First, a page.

October is National Domestic Violence Awareness Month. I hope you have no personal experience with domestic violence, but if you don’t, I hope you are or will become aware of the issue. We all need to be alert to the signs of abuse and to know what to do if we see them in someone around us.
I was so oblivious to abuse in early adulthood that I unknowingly failed to report child abuse. I taught a third-grade Sunday School class in a church whose membership mainly came from families stationed at two nearby Air Force bases. These families were patriotic Christians, not anyone I would have even considered could be an abuser.
Yet one morning, when one of my students knocked over a cup of coffee, spilling it on me, he reacted in a way I now recognize as being typical of someone who has been abused. He backed away, holding his hands up in front of his face, and apologized over and over again. I tried to reassure him I wasn’t injured, and the coffee would wash out of my dress. The accident was really my fault for having a cup of hot coffee in a room filled with exuberant third-graders.
I thought his reaction was way out of proportion to the incident. Years later, I realized his reaction wasn’t out of proportion if he was accustomed to being hit for a simple accident. I will always regret not recognizing the signs and taking action right away. His military father was transferred to another duty station not long after that, and I never saw the child again. I have thought of him often over the years. Was that child abused more and more because of my ignorance? Did he turn into an abuser in adulthood as so often happens?
That is my only personal experience with domestic violence, but when I started writing Dream or Destiny, my hero told me he and his sister (a murder victim) had been abused in childhood. I’ve always been skeptical when writers say their characters told them the story, but I experienced it in this book. I had no intention of having domestic violence as a theme of the book, but my characters guided me. I did a lot of research online–including reading first-person accounts of abuse–to make the story believable. One of the best compliments I have received on that book came from a book reviewer, Bluestocking, who asked if I had ever been a victim of domestic violence. She had served as a victim’s advocate for victims of abuse. Bluestocking said my character’s personality and actions were typical of adults who had experienced childhood abuse–so much so that she thought I was writing from personal experience.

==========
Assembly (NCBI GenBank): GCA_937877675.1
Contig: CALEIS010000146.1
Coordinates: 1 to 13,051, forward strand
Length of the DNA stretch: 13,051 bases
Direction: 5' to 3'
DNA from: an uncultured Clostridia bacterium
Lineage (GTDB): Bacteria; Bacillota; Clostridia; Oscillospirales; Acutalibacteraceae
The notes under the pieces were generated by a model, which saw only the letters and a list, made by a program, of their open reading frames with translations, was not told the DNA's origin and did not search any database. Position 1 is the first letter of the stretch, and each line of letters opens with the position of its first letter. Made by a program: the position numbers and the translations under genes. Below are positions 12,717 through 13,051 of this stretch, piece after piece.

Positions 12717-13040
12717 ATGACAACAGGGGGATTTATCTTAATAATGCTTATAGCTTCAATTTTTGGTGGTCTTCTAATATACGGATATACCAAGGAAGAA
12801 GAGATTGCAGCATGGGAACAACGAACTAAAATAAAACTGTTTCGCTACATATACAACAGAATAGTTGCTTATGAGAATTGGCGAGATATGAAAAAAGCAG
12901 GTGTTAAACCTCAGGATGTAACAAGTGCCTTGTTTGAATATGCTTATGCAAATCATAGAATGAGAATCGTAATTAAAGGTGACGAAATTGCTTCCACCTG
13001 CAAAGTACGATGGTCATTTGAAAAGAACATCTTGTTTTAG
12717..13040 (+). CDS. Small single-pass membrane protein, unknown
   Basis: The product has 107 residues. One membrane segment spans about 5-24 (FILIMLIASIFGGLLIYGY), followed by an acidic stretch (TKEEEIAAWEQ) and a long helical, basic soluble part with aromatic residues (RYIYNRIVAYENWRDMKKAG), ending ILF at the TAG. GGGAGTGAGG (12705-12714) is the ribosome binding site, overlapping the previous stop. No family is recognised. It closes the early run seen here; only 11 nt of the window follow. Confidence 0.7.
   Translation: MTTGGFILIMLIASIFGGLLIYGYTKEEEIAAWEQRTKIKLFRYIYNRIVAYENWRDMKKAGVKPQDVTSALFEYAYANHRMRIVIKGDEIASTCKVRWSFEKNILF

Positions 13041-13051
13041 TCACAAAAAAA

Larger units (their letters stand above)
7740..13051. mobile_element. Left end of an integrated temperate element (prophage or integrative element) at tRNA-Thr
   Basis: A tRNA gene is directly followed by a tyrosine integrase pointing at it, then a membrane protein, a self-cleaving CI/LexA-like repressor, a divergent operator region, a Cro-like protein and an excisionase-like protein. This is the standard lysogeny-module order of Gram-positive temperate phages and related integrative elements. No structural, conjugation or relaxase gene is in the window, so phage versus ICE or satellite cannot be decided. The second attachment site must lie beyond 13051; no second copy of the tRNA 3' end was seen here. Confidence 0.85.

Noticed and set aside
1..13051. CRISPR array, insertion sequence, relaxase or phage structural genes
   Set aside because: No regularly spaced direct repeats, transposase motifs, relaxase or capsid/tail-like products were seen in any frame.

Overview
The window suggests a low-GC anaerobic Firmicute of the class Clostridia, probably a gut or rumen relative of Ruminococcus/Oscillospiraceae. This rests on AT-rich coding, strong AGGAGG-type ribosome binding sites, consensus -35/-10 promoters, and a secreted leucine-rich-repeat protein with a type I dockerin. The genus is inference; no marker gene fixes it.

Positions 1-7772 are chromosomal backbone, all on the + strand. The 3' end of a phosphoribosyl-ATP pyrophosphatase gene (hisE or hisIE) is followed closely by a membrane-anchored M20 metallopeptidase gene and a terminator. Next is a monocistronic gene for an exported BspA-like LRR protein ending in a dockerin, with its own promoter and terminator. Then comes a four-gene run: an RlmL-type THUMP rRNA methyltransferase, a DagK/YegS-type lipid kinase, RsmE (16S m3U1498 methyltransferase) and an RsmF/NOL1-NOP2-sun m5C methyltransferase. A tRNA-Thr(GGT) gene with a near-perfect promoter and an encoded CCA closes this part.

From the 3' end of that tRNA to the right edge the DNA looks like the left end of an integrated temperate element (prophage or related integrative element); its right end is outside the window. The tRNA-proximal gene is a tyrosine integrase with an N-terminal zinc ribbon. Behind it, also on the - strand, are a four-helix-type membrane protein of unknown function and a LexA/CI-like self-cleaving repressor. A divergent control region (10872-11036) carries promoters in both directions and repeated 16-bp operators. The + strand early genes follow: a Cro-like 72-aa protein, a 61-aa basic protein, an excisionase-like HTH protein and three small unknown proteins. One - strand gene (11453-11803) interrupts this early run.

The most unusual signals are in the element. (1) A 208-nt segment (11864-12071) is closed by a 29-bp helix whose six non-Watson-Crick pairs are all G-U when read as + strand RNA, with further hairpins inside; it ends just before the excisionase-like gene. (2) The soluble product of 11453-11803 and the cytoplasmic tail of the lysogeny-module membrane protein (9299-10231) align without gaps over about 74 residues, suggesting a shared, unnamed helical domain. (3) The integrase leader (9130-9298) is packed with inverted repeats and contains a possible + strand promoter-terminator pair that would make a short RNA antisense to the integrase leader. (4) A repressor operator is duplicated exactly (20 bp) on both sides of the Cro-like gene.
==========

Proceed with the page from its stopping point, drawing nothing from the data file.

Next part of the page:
Never again will I ignore abuse because I don’t know the signs. I hope you will join me in learning about domestic violence and working to stop it.
Husbands, love your wives, just as Christ also loved the church and gave Himself up for her. ~ Ephesians 5:25 (NASB)
Fathers, do not provoke your children to anger, but bring them up in the discipline and instruction of the Lord. ~ Ephesians 6:4 (NASB)
O MERCIFUL God, and heavenly Father, who hast taught us in thy holy Word that thou dost not willingly afflict or grieve the children of men; Look with pity, we beseech thee, upon the sorrows of thy servants who are victims of domestic violence. Remember them, O Lord, in mercy; endue their souls with patience; comfort them with a sense of thy goodness; lift up thy countenance upon them, and give them peace; through Jesus Christ our Lord. Amen. ~ adapted from 1928 Book of Common Prayer
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